Lone Pine

The pine tree you see down by the front gateway.

map template

28 August 1915

Sydney Morning Hearald

LONESOME PINE.

HEROIC  FEAT.

FIRST BRIGADE’S WORK.

(FROM CAPTAIN C. E. W. BEAN, OFFICIAL PRESS

REPRESENTATIVE WITH THE AUSTRALIAN

FORCES.)

GABA TEPE, Aug. 18.

An inspection of the Turkish trenches captured at Lonesome Pine has shown what an extraordinarily formidable obstacle the First Australian Infantry Brigade was up against when ordered to take this position. For month upon month we had seen the Turks piling up colossal parapets, and could see that the place was a labyrinth. It was be-cause it was so strong and important, and because we desired to give the Turks a really heavy blow at the southern end of the line, that these trenches were chosen for attack.

The Third Brigade had made a famous assault on the landing; the Second made a wonderful charge at Helles. The First Brigade was therefore chosen to assault Lonesome Pine. It was a tremendous job to put before any brigade, but these Australasian infantry never from first to last showed the least concern about it. I was with them five minutes before the start behind the parapet over which five minutes hence they knew they would have to scramble in face of rifle fire, machine guns, and shrapnel. They did not know what might be awaiting them in the deadly space between the trenches, but not one man showed the slightest sign of uneasiness. A man would pass along the trench to find his platoon just as a belated spectator might hurry to a seat before the curtain rises. Passing he would recognise some friend.

“Good-bye, Bill,” he would say; “meet you over there.”

“So long, Tom,” was the reply. “See you again in half-hour.”

“Are you going to got a photograph of us?” they would ask me. “How do you work it on sandbags or through a periscope? What sort of camera is it? My word.  A great chance for a photographer.”

And then conversation was suddenly cut short by the voice of a little officer crouching just below a parapet: “Get ready to go over parapet.”

He glanced down at a wrist watch, and so did I, 5.27. The men crouched up a little higher on the recess, preparing to spring. Those in the trench below got a firmer foothold. The little officer unstrapped a whistle from his wrist, and held it between his teeth. He looked down at his watch again.

The man next me asked “What time is it?” I looked down. “Well, I make it 5.30,” I answered. The bombardment had apparently stopped. A few minutes’ breathless silence, then a whistle sounded. Within a second the little officer had blown his whistle, too.

lp trench 1915

There was a scramble of feet over the parapet, the sound of falling earth, the knocking of accoutrements, the peck, peck of Mauser rifles from the trench opposite had already begun, and gradually swelled into a rattle. A man fell past me into the trench, bleeding from a wound in the mouth. Out in the scrub a line of our old pea soup Australian khaki was racing, jumping low bushes and wire, straight for the enemy’s trench. When they got there they experienced what in military phraseology is known as a check. That is to say, instead of an open trench into which they could jump and bayonet Turks they found themselves looking down on a solid roof of pine logs, covered with earth on which the bombardment had not made any perceptible impression. This surprise might well enough upset the nerves of some troops, but the behaviour of the First Brigade did not give the onlookers the least cause for anxiety. The men were clearly puzzled what to do, but did not show the least sign of ever thinking of retreat. Some ran on to the second and third trench till they found open trenches where they could fire down and jump in. Others strung out along the first trench, firing in to loopholes from which the Turks were still shooting.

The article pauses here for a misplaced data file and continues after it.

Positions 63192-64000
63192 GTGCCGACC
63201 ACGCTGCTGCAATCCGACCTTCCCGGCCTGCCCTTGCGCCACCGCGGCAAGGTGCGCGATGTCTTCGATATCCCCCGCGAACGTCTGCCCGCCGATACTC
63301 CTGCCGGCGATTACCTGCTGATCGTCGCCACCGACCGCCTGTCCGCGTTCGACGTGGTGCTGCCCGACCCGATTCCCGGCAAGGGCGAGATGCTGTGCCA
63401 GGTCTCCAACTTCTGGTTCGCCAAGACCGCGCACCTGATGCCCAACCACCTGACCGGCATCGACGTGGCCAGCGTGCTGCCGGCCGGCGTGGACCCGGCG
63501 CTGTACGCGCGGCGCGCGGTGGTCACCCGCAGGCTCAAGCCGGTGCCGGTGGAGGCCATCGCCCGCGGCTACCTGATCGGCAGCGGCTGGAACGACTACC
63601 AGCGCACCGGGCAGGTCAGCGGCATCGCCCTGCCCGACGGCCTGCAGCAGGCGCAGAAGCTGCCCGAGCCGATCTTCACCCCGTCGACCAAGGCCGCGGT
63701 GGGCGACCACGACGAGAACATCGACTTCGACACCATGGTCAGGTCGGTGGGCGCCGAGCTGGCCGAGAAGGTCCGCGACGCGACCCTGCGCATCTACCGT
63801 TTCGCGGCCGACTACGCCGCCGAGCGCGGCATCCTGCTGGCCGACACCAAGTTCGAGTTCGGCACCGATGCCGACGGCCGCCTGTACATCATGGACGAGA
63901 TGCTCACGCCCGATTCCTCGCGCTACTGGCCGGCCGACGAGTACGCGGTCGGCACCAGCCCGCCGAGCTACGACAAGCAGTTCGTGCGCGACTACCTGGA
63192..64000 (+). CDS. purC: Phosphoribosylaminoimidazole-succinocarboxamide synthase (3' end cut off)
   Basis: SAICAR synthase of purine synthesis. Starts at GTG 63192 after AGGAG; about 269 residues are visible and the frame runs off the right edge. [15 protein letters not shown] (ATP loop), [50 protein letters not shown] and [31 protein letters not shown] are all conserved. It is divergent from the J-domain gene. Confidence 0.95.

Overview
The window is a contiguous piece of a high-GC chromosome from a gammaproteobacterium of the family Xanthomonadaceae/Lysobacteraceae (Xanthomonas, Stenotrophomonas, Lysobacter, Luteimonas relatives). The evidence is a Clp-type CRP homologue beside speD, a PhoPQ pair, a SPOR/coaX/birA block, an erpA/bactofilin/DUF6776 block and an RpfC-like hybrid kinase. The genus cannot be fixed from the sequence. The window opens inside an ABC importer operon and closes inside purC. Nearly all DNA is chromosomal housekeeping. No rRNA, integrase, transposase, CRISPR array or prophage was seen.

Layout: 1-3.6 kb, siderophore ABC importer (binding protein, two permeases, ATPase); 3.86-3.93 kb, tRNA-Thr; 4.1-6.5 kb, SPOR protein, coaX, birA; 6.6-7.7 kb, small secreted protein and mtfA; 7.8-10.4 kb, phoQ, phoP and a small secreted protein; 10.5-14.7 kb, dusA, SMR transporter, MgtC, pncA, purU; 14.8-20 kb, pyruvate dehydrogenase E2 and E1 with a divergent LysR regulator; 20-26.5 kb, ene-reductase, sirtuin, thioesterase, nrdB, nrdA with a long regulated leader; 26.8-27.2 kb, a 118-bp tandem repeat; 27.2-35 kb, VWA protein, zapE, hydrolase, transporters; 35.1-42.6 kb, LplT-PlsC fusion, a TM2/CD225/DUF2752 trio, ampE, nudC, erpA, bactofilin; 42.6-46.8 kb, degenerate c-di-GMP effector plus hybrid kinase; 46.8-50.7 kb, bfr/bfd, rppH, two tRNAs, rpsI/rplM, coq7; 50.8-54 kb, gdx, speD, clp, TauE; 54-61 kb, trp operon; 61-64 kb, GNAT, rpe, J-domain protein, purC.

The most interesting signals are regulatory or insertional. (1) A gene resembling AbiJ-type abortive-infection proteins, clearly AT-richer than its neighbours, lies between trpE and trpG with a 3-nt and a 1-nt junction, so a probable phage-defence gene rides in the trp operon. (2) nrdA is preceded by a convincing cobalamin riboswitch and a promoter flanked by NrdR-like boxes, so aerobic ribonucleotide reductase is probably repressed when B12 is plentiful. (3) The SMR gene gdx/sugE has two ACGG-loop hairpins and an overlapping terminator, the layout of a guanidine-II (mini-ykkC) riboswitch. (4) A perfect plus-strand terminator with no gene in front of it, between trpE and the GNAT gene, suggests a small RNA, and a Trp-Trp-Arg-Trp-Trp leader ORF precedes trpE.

lone pine 1919

Others jumped down into a few gaps left without head-cover; others noticed small manholes every here and therein the solid roof of the trench, and began to lower themselves into the trench feet fore-most through these, a feat of daring which, it had been a solitary example, would certainly have won the Victoria Cross in any previous war. Those who could not get in simply lay down outside on the parapet, firing down the communication trenches until they could think of something else to do. The first Australian infantry has made itself a wonderful name at Gallipoli.

Certainly no finer feat has been accomplished here than this taking of Lonesome Pine and holding it against a counter-attack-lasting six solid days. New South Wales cannot be too proud of her The Australian naval bridging train has landed with a British force at Suvla Bay.

lone pine cigggie card

 

 

Advertisements

Cecil and Francis Morris

Grave Site Roman Catholic Section 1 Row 1 Plot 1

map template

Francis Lyle and Cecil William Morris
Both the sons of Sergeant 2nd class William Morris of Gosford Police Station,
Francis Lyle Morris died 21 October 1916, aged 20 years.
Cecil William Morris, died 6th August, 1915, aged 21 years. (as per the stone).

Unless otherwise stated all newspaper referrals are from the Gosford Times and Wyong District Advocate (1906 – 1954)

Francis Lyle and Cecil William Morris.

This is the grave that has caused the most historical anomalies in the written histories of Point Clare Cemetery in the past. The first internment occurred in January 1916 (Fred Cox), and with the Morris stone mentioning a date in 1915, the Morris’s grave site is often mistakenly listed as the oldest and first in the cemetery.

Cecil Morris died in 1915 at the battle of Lone Pine, none of the bodies from that battle were repatriated to Australia.

Francis Lyle Morris died just over a year from when the news of his brother’s death became known, yet not officially confirmed. When Francis Morris died in 1916, his father commissioned the headstone to have both the brother’s names on it, and as with the tradition the names were placed in the chronological order of the deaths and so Cecil’s name is above Francis’s.

So it is Francis’s burial plot and Cecil’s place of memorial.